This marketing strapline for Chef’d neatly encapsulates the negatives of direct-to-consumer meal kits that that are torpedoing customer retention and may eventually kill the concept.

A lack of enthusiasm

Consumers like the meal kit concept, but are less enthusiastic about cooking as an activity. According to the Washington Post, less than 60% of dinners served at home were actually cooked at home in 2014. 30 years ago, nearly 75% of dinners were cooked at home. It is hard to see how meal kits would not be affected by this trend.

Direct-to-consumer meal kits can also be difficult to stop and start on short notice which is a problem when life intervenes. This inflexibility can make an already pricey meal kit prohibitively expensive if a last-minute change of plans renders a meal expendable.

Supermarkets seem to be in ‘waiting to pounce’ mode on meal kits, like a cat playing with a half-dead mouse, just waiting to move in for the kill.  Despite the growth of online shopping, just 2% of US consumers say they do most of their food shopping online, according to a GlobalData Q3 2016 survey.  94% say they do most of their food shopping in a supermarket or hypermarket.

According to an analysis of Cardlytics data reported by CNBC, American meal kit subscribers spend 28% more at the grocery store per trip than the average grocery store shopper. This is the case even though meal kit subscribers only spend about 32% of their food spending at traditional grocery stores, versus 43% for average food shoppers. Supermarkets can ill afford to lose this consumer and are unlikely to let direct-to-consumer meal companies just walk away with their most affluent customers.

Waiting to pounce may describe Walmart’s position as the retail giant recently began listing meal kits from third-party brands Takeout Kit and Home Chef on its website. This could be a prelude to a branded, packaged meal kit sold in-store.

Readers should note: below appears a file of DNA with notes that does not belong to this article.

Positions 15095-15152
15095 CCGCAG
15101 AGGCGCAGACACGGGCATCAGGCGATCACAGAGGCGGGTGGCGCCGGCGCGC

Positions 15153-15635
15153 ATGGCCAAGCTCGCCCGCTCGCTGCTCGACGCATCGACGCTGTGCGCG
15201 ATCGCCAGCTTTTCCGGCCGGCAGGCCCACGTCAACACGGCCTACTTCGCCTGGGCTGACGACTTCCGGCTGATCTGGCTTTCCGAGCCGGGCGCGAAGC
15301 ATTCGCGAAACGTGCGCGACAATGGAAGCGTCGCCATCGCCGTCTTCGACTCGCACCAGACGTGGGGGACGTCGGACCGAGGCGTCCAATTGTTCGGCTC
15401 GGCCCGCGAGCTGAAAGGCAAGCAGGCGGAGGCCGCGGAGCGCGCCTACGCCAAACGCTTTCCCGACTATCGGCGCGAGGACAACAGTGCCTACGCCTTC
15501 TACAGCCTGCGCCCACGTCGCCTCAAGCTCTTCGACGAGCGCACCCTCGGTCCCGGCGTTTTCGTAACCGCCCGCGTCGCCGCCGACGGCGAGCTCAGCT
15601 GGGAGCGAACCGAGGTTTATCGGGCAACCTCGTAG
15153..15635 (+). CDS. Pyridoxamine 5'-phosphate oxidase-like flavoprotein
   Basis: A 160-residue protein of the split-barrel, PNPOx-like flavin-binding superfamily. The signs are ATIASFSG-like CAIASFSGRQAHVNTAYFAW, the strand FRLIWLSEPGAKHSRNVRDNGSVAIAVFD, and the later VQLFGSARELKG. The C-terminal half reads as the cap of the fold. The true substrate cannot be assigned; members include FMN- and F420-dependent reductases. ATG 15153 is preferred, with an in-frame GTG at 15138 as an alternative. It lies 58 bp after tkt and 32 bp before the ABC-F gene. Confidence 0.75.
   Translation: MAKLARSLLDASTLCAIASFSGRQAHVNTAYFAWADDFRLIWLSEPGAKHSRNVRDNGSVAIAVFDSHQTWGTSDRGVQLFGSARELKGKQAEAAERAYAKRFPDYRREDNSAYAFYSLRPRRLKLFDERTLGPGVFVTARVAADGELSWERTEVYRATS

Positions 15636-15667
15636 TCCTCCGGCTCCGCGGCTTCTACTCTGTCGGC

As of January 11, 2018, the Walmart website lists 40 different meal kit options (combined) from Takeout Kit LLC and Home Chef, all with free shipping. Prices for the Takeout Kit offerings range from $32 to $35 for ‘dinner for four’ kits. Prices for Home Chef offerings range from $39.80 for a ‘serves two per meal’ twin pack (four meals total) to $79.60 for a two meal kit pack that serves four per meal (eight meals total).

These prices are a heavy lift for consumers that are new to the meal kit concept. Appearing to recognise this, Kroger priced its new two-serving Prep+Pared packaged meal kit line in the $14 to $20 range.

This ‘100% measured and prepped’ line debuted in nearly 200 Kroger stores across the country in December, and is currently rolling out in additional stores in 2018. According to Robert Clark, Kroger’s senior vice president of merchandising, “We will rapidly grow the footprint of Prep+Prepared Meal Kits in 2018.”

With skin in the game, supermarkets selling their own meal kits may accelerate a much anticipated shakeout in direct-to-consumer meal kits. Look for marketers of the latter to seek out brick-and-mortar dance partners to survive a looming shakeout.